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Continuation of empennage construction. Trim Tab.
12/16/11 - TT7 - Rudder tube
1/2 hr - minor setback. Had not been able to find the rudder leading edge (spar) with the other elevator tubes. Figured it may have gotten put in with the group of wing tubes hung on the wall. This afternoon, had a need to move those tubes to get to some plywood between the tubes and the wall. Did not find the TT7 within these. Checked my parts list spreadsheet for the dimensions in order to know what to look for - and it's not on the spreadsheet! The other elevator tubes are on sheet 4. Looked through my printed copy of sheet 4. It's not there! Brought up the original .pdf file of the G-TLAC Cad file for sheet 4, and there it is! I had failed to transfer it over to the pages I printed, so it didn't make the spreadsheet, so it wasn't in the planned tube buy, so guess what - I don't have enough spare tube of that size to make one.
Later - may see if I have enough .065 wall for this. The other tube is .058. Plans call for .056, but .058 is the actual common size around here. Little spreadsheet in the weight difference shows it is almost exactly 1/10 of a pound to use the higher wall thickness. Will check how much a replacement tube will cost.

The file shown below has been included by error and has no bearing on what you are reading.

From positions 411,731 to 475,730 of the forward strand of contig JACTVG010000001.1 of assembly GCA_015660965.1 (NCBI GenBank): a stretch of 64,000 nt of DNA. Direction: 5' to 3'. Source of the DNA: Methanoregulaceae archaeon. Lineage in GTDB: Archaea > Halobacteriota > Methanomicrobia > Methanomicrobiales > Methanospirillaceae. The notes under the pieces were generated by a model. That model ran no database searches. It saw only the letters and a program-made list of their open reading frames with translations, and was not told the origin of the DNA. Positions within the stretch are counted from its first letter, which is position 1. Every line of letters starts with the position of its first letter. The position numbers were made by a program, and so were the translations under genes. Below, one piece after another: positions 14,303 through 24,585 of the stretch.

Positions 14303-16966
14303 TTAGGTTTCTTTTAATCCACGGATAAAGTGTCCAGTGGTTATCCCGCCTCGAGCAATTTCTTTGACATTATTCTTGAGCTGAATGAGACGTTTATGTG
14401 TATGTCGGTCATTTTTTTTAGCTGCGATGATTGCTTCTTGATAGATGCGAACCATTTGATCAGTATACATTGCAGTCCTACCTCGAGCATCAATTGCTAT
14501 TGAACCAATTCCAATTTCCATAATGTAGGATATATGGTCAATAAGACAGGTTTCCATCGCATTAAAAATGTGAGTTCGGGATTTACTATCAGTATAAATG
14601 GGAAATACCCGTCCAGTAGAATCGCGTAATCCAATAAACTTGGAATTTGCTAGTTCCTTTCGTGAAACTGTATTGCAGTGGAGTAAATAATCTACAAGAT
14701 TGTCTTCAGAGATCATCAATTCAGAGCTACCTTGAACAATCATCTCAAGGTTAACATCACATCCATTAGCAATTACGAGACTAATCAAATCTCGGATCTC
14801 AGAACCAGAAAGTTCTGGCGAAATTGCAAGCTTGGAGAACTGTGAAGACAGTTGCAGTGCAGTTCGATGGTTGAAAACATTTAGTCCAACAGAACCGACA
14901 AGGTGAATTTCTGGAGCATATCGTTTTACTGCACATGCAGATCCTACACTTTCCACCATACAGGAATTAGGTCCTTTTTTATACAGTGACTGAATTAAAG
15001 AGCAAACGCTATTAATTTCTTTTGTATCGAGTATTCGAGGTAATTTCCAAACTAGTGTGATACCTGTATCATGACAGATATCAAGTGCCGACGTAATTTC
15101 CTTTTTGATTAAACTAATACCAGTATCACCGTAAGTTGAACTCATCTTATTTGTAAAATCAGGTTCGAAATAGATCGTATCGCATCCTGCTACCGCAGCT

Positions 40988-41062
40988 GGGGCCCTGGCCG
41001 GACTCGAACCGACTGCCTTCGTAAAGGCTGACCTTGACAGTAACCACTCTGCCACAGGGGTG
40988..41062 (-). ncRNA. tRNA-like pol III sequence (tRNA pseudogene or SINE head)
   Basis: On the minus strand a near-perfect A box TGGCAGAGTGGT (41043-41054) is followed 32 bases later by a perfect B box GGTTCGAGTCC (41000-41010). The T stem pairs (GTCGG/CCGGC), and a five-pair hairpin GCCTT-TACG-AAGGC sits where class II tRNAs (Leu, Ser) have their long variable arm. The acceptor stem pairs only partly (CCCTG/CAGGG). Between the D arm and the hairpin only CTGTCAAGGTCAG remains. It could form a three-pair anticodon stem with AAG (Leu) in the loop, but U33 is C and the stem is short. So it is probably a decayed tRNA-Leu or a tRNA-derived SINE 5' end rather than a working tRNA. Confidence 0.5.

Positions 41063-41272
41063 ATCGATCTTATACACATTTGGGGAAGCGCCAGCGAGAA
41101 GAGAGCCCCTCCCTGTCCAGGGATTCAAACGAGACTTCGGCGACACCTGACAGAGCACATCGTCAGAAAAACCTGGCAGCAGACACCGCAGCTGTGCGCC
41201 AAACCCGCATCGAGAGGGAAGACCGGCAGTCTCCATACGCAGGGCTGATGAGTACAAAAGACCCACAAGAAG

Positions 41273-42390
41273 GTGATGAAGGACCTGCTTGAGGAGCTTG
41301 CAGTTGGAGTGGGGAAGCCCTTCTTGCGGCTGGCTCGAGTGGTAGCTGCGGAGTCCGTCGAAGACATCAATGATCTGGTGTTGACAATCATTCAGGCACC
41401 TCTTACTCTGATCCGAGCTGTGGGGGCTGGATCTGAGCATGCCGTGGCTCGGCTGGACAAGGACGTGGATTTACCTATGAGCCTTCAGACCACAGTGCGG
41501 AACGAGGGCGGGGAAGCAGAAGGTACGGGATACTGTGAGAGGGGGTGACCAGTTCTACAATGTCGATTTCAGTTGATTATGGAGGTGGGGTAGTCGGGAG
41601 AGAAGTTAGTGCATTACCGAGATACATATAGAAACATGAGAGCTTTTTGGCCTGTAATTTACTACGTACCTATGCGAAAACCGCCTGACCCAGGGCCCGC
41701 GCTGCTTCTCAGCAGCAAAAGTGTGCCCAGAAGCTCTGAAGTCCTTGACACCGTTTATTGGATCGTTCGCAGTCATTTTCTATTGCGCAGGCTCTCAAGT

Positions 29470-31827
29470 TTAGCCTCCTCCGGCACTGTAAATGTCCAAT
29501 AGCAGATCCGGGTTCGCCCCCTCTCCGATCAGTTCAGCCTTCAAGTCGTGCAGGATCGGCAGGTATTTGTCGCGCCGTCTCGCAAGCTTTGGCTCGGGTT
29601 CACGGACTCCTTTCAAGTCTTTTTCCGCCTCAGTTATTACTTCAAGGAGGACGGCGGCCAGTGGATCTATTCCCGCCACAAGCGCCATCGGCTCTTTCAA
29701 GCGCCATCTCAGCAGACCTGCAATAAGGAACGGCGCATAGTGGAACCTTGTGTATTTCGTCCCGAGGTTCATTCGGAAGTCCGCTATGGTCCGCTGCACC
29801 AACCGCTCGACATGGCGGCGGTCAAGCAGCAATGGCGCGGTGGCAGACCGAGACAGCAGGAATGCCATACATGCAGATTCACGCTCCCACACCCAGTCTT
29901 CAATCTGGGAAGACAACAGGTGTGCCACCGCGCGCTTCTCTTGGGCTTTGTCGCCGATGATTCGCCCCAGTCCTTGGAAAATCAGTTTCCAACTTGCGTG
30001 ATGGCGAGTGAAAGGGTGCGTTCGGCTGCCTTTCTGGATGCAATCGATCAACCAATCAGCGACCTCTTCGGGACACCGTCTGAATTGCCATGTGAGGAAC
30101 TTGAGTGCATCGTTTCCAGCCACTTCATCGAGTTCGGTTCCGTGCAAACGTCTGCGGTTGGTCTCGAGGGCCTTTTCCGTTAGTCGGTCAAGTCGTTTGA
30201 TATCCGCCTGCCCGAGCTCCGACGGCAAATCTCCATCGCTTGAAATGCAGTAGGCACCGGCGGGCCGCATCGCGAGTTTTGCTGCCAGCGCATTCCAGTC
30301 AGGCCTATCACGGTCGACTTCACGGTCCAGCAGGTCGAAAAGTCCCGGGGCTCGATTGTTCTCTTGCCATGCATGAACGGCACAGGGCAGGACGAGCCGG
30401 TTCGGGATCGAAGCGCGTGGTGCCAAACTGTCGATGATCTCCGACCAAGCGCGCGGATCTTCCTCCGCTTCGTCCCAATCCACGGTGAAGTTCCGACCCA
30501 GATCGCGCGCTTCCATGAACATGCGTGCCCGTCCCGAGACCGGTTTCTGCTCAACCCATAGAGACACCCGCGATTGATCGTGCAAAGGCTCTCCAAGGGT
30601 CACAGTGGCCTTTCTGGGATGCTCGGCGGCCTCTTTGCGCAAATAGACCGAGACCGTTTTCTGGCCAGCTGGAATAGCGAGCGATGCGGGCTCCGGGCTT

That tube is 3.25/ft, not including shipping. That's $16.25 for 1/10 lb, or $162.50/lb. That's probably out of my price range for weight reduction. Time to build trim tab and consider replacing the rudder spar tube.
12/17/11 - Trim tab
3/4 hr - noticed on the factory website, photos from a builder in France that he did not include the trim tab. Is it really that important on something this light and with a relatively low speed range (38-~80 mph)? Anyway, measured and cut a trim tab spar tube. Used 400mm because it isn't defined in a print, and this leaves ~5mm per side (gap) to the elevator ribs. Located the trim tab ribs. One is a good bit shorter than the other, and it looks that way in the figure, but the curve of the elevators I have puts both ribs about equal. Also, no fore-aft dimension for where to put the elevator trim tab attach rib - eyeball it? Tried the lower rib that I had - made to be 1" across the U at the wide end - not wide enough. Made a .025 rib at 125 deep (rather than the 115 shown in the plans, and 1 1/4 across the U at the wide end - too wide. With the spar tube in there, the rib is too short. So bent up another with 1 1/8 across the U at the wide end (again 125 deep), and it looks like this will work. So will make up another for the top of the trim tab next time.